On Monday, President Trump remained mostly disciplined while talking about his newly embattled Supreme Court nominee.
On Tuesday, he reverted to form.
In remarks at a news conference with the president of Poland, Trump made a couple of very unhelpful comments when it comes to the GOP’s effort to manage the Brett Kavanaugh imbroglio. The first was that he made clear that he doubts Christine Blasey Ford’s allegation — by casting Kavanaugh as the victim. And the second is that Trump set an impossible standard for confirming Kavanaugh: that there shouldn’t be any doubt about what happened that night 35 years ago.
On the first count, Trump said of Kavanaugh, “I feel so badly for him that he’s going through this.” He added: “This is not a man that deserves this.”
Trump had alluded to the idea Monday that the allegation might be politically tainted, repeatedly noting how it came so late in the process. With these comments Tuesday, he pretty much erases any doubt about whom he sides with. If Trump believed there were any chance that Kavanaugh actually did what he is accused of doing, expressing sympathy for him rather than Ford would be highly inappropriate. Sympathizing with Kavanaugh is, in and of itself, prejudicial.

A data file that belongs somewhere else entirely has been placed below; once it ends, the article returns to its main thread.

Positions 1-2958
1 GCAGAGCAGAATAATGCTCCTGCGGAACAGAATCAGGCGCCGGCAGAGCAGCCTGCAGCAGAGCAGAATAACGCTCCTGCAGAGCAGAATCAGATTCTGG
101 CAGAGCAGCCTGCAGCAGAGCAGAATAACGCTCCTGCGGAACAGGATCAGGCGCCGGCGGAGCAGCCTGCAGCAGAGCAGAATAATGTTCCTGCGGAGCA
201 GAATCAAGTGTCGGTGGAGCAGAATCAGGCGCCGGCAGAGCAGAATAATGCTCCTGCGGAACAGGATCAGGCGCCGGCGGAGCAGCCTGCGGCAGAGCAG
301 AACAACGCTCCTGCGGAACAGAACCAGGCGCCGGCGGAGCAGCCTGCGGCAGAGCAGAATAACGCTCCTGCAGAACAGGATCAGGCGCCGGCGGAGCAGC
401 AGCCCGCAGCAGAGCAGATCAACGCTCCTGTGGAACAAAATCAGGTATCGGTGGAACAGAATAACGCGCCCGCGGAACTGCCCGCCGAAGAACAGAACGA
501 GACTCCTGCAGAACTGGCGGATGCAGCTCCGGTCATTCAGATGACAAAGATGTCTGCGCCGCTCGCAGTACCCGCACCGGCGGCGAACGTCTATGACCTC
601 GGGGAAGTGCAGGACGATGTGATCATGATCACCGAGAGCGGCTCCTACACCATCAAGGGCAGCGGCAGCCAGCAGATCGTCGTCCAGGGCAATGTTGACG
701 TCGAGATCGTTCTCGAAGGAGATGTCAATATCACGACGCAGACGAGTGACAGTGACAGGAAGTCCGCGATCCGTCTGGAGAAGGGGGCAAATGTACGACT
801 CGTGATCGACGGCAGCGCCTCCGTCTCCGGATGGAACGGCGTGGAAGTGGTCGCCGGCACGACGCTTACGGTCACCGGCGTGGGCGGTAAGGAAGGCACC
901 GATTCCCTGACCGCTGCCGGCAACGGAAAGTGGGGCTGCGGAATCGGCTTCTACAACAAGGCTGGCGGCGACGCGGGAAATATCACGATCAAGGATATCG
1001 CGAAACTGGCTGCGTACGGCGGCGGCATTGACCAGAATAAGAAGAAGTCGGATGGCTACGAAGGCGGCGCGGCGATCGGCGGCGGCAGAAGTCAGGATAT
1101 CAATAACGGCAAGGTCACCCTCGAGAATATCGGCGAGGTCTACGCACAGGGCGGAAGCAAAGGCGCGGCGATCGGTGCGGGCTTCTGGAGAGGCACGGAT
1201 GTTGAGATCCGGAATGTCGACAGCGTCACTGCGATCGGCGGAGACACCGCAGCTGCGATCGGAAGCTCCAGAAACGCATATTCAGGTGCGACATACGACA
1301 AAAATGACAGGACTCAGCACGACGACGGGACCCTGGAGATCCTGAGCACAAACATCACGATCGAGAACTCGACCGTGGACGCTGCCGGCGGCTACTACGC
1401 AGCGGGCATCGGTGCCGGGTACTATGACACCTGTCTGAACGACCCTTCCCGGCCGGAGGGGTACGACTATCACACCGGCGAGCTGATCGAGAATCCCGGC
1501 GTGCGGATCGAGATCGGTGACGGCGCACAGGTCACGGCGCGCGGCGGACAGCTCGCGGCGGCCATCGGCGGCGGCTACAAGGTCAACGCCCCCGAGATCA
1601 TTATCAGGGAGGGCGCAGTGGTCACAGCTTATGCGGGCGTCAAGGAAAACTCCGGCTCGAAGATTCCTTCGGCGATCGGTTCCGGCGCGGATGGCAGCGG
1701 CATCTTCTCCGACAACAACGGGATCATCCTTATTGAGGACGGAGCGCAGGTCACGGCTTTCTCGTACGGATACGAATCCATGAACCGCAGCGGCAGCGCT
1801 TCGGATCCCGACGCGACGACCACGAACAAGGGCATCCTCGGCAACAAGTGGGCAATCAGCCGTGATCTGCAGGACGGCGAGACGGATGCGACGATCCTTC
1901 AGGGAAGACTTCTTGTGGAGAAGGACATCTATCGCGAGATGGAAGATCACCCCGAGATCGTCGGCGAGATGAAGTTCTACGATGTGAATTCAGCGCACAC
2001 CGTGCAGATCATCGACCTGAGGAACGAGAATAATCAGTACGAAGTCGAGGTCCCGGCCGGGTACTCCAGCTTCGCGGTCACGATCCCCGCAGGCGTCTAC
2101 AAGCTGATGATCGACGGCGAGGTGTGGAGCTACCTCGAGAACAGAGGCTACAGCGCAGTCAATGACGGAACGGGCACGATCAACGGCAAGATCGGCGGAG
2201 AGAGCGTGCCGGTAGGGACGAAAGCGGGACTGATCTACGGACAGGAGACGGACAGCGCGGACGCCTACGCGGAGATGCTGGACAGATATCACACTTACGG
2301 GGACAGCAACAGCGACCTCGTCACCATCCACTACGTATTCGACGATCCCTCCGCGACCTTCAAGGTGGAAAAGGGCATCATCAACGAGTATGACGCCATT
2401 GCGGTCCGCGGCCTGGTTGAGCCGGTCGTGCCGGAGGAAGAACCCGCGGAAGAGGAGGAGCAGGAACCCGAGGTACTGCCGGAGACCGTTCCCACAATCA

These remarks epitomize Trump’s usual approach to talking about sexual assault and harassment allegations, which is to sympathize with the man who stands accused. He has been that man himself, after all, and his default is to suggest that the mere allegation is unfair. At the same time, this is diametrically opposed to the approach Republicans are taking more broadly, which is to say Ford should be heard.
But perhaps the more troublesome Trump quote for Republicans, over the long term, is the standard that he set Tuesday for resolving Kavanaugh’s situation.
“With all of that, I feel that the Republicans — and I can speak for myself — we should go through a process, because there shouldn’t even be a little doubt,” Trump said.
To be sure, there is virtually no chance that Kavanaugh will be completely exonerated by the time the Senate votes to confirm him — just like there is virtually no chance he will be proven guilty. Such is the nature of 35-year-old allegations and sexual assault in general. But Trump is saying that, for Kavanaugh to get the go-ahead, “there shouldn’t even be a little doubt.”
There may not be doubt in Trump’s mind, but there will be in a lot of people’s minds who don’t always see these things in terms of black-and-white and don’t believe a political ally must always be given the complete benefit of the doubt. Now Democrats have the president’s own standard to argue for why Republicans both should extend the Kavanaugh process and eventually vote against Kavanaugh.
Should Senate Judiciary Committee Chairman Charles E. Grassley (R-Iowa) continue to restrict the witness list? “Of course not, because Trump says there should be no doubt.” Should the FBI be allowed to investigate? “Of course, because Trump says there should be no doubt!”
Trump stepped in it here.